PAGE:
There are a few different kinds of platform for crowdfunding. The first one is reward-based, this is things like Kickstarter, IndieGoGo or Crowdfunder. These are websites that hosts those types of reward-based campaigns that operate donation-based campaigns you may recognize a few of these like Just Presenting and additionally, there is micro patronage so that sites like Patreon with different type of crowdfunding websites centered some may be one where users can make one off donations to a project that you create This may be things such as where people are sponsored to take action like a marathon or even to contribute to rebuilding a building – something similar to which they make a full page where people can make these types of small donations so you use it like an online collection jar. So, like in real life if you are asking people have you got a pound or two you could put towards this thing They’re not getting anything specific in exchange just a sense of well-being and thrills to have the ability to support the scheme. It’s also an extremely productive way to collect in donations for a particular task.

So, if you just want people at to offer a pound or two – to give you a small amount to go towards something – using these kind of websites can be really useful. Other ways of collecting in small donations or smaller amounts of money towards something is this notion of micro patronage It is where users are making different digital works sometimes it could be YouTube videos it could be at online language resources for things, maybe it’s also real-world events or real life things that are going on and that’s where users make small regular payments to support the things that you create.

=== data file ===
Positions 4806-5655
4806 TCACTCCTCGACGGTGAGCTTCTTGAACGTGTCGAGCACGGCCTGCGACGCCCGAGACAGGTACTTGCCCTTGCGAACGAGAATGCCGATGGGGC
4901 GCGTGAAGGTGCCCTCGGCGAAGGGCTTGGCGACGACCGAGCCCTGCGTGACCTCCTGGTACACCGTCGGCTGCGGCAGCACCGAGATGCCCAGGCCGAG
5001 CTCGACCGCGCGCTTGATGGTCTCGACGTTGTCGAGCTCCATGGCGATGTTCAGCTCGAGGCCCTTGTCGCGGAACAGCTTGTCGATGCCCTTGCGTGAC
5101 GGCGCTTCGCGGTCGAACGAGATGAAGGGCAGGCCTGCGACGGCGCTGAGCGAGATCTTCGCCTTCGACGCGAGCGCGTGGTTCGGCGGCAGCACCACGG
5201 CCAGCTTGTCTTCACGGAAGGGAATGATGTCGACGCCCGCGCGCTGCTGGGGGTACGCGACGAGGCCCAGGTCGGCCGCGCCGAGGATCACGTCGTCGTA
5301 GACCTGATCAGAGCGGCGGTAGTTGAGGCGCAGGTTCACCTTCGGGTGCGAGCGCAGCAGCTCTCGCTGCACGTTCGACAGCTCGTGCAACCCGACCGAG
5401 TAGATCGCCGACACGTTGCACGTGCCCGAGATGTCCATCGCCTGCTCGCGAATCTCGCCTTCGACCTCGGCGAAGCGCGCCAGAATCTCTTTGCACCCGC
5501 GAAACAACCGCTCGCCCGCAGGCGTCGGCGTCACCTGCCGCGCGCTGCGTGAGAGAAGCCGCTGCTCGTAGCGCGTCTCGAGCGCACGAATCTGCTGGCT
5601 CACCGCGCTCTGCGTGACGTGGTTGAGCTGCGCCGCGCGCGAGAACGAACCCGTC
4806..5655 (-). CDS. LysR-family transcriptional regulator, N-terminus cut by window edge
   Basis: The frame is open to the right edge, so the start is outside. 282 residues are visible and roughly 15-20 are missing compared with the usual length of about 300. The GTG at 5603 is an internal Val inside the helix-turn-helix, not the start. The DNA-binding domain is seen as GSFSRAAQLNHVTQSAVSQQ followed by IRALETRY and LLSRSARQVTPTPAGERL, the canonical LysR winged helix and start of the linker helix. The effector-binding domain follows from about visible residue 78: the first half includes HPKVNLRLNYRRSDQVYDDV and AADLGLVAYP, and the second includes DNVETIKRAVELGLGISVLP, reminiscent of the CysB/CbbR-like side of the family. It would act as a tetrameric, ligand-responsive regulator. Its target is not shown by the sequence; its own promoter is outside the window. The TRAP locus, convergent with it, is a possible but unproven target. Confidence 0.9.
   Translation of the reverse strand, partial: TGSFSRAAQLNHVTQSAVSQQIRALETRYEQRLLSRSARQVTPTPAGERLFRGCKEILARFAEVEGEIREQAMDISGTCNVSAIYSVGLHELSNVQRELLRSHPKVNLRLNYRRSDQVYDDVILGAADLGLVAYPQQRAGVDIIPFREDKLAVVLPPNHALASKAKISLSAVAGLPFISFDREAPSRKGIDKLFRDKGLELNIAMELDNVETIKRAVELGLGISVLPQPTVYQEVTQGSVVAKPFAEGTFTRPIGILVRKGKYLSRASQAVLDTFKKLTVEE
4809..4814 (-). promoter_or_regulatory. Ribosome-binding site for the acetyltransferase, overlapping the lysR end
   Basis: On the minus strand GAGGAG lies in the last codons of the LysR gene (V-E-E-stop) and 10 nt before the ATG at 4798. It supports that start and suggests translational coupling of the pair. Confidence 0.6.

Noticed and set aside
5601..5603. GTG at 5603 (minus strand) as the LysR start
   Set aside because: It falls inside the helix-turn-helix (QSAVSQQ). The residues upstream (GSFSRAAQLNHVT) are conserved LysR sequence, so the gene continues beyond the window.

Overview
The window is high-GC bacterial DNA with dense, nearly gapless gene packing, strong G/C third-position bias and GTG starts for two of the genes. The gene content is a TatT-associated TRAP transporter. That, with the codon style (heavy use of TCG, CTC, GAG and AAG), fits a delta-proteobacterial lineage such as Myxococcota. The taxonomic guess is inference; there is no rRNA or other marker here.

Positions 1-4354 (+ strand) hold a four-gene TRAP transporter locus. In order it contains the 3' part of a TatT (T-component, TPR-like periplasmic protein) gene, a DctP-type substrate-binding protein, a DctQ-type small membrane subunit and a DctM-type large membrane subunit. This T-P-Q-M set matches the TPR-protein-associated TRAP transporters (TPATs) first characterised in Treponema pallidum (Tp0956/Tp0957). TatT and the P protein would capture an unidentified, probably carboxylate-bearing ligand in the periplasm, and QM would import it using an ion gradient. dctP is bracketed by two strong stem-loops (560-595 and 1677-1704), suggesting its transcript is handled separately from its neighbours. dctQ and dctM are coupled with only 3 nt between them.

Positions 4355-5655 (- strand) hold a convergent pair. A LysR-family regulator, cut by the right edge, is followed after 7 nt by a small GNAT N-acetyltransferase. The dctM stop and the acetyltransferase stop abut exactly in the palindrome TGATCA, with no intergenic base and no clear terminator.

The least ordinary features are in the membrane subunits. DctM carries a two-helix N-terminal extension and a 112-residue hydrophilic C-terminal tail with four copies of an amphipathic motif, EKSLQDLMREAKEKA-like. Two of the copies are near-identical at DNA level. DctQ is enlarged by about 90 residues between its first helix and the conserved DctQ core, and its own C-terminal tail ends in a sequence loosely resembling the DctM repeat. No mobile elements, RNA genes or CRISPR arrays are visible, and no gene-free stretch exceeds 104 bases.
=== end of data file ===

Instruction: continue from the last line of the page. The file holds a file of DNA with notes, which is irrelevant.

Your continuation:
So, you’d make a Patreon page telling people about all the fantastic things that you do and the fantastic things that you make in the world and then people can pay this type of membership – so that it can be a way to collect in this registration or membership cost – a small monthly amount that folks want to contribute to keep you going, keep you making the things that you want to make. It is also a really successful way to gather regular or ongoing repayments, so if you some events that happen, suppose you operate a club of some type and then micro patronage might be considered a really excellent way to make use of the public to help support what you’re doing. The last of these types of websites is the the one which we will take a look at the most – that’s reward-based crowdfunding. This is where users pledge money towards a job target in return for rewards. You may be placing 15 pounds into the task where somebody wishes to create a booklet and then you would get a duplicate of that book in exchange as an incentive You should use this in several different ways to attain your project seeks.

It’s also a really efficient way to accumulate together larger levels of money so we see crowdfunding promotions really running in to the thousands frequently so it allows you to maybe achieved like a huge print run or creation of something that you wouldn’t have had the opportunity to make just with a few donations or a small pot of money. When we’re pondering back to the professionals and cons of different kinds of fundraising techniques, we’ll understand that crowdfunding is great because it allows you to get products out in to the world. So, if you are making some “thing”, an actual physical item it allows you to distribute that basically worldwide anywhere that you can post it.